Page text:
Do Dogs Recognize Facial Expressions?

by Sundays

Dog looking at person's face outside in a city.

Several studies have been done on whether dogs can read facial expressions, and the results are in.

Have you ever thought your dog was grinning at you or giving you side-eye? And if they can copy these human expressions, does that mean dogs can recognize our facial expressions and understand what they mean?

We lean heavily on facial expressions for all sorts of valuable information about people. You can tell if someone’s listening, see if they agree with you or not, or find out if a person is mad, sad, happy, excited, or bored just by reading their face. 

That’s why you may feel completely lost on a Zoom call where everyone stays off-camera. Sure, you can get other signals like tone of voice, but we really do rely on facial expressions to give us instant feedback about what people are thinking.  

But do dogs do the same? 

What your dog thinks of your face

Several studies have been done on whether dogs can read facial expressions, and the results are in. They definitely try to read your face, but it certainly doesn’t come naturally to them as a species. 

In a 2020 study, researchers found that when it comes to human faces, it wouldn’t really matter if they were looking at your face or the back of your head. The dogs’ brain activity was the same in both cases. When it comes to looking at other dogs’ faces, that’s a different story. Their brains lit up way more when they looked at another dog’s face.

Don’t get us wrong; your dog probably loves your face and can recognize it in a crowd. It’s just that looking for clues in your face isn’t on the top of any dog’s list when it comes to understanding what you’re feeling or thinking. Looking at a face for insight is way more of a human thing.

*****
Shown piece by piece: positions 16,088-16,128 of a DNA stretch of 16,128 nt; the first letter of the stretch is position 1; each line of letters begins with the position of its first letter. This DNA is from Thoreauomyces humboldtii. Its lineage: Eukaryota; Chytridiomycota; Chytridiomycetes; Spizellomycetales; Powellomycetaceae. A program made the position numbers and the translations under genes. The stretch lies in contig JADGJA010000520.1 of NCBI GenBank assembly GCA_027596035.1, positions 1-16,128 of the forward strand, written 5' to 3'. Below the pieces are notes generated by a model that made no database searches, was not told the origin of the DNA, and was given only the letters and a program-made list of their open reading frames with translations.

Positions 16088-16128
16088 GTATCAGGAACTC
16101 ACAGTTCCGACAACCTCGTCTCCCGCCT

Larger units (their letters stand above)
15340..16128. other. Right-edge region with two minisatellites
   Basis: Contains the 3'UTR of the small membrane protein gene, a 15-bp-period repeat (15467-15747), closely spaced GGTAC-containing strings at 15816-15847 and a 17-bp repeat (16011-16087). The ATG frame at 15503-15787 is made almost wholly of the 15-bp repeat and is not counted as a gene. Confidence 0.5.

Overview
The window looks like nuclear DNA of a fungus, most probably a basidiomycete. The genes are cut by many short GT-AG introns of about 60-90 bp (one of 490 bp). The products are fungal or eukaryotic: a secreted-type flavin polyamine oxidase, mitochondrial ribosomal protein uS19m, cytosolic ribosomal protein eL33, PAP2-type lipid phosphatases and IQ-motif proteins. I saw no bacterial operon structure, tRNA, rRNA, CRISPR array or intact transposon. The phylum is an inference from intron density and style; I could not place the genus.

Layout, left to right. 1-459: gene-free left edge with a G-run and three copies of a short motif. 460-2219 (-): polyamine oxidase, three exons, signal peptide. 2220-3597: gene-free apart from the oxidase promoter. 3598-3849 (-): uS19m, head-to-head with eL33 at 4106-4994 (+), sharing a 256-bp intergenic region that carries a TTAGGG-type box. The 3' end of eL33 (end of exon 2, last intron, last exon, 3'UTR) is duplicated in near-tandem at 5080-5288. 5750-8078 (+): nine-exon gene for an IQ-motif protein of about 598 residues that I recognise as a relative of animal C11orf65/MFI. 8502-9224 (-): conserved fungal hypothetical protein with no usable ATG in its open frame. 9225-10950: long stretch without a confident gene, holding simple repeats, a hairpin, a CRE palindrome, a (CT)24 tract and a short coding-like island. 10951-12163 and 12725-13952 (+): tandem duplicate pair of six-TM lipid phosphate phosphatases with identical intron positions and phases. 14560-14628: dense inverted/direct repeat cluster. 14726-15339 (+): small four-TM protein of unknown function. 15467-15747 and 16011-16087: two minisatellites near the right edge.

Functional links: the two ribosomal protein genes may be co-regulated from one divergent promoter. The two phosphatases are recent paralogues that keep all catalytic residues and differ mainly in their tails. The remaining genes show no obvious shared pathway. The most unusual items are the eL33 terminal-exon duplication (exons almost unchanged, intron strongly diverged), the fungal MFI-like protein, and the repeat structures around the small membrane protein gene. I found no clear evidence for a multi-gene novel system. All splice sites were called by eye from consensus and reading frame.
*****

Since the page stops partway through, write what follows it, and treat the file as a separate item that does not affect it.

Now, just because it’s not their main focus doesn’t mean dogs can’t recognize facial expressions. In 2015, a study found that they could tell an angry face from a happy one when they were shown different combinations of human faces.

Which part of your face is your dog most likely to look at?

Another study showed that dogs are most interested in people’s ears, foreheads, noses, and mouths. And these are the same areas that they look at on dogs, too, so no matter your expression or species, they will look at the same areas of the face for clues.

We don’t usually look at another person’s ears if we want to read their facial expression, because our ears don’t move depending on your emotions. Dogs, on the other hand, can communicate a lot of things just with their ears–like fear, confidence, curiosity, or even a threat or challenge. That explains why they are hardwired to check our ears, too, even though ours don’t move.

Dogs also check out your mouth because they use their mouths a lot to communicate. A dog that’s baring their teeth is likely telling you to back off, but it can also be a sign of submission. We don’t bare our teeth at people when we’re angry, so it’s probably pretty hard for dogs to learn what our different mouth movements really mean. 

How do dogs read your mood?

So if dogs can read facial expressions, but they don’t get tons of information from them, how do they read our moods? You can probably vouch for the fact that your pup can tell when you are upset or excited. 

Dogs have tons of methods for detecting what kind of mood we’re in. Some are the same methods that we use, but they’ve got a few extra. Here are some of the ways they can tell how we’re feeling:

Tone of voice

They’ve learned to understand how our voices change when we’re loud and yelling versus calm and happy.

How we smell

Yes, they can smell certain emotions. Some researchers had the idea to collect people’s sweat after watching videos that made them happy or scared, and to have dogs sniff the sweat. They reacted to the “fear sweat” with their own fear signals, like high heart rates and wanted comfort from their owners.

Heart rate

Dogs don’t need a special instrument to track our heart rate. Knowing if your heart rate is high or low can help your pup tell if you are calm or scared or even excited.

Body language

Dogs are also super-tuned in to nonverbal cues in humans and other dogs. They can tell things about your mood from hand gestures, how much you’re moving or not moving, and even how much you’re cuddling them.

All in all, dogs are very intelligent creatures, and they’ve learned to read our moods not only through facial expressions, but also by using their other senses. So rest assured that your dog is pretty attuned to how you feel, no matter how they gather their clues.

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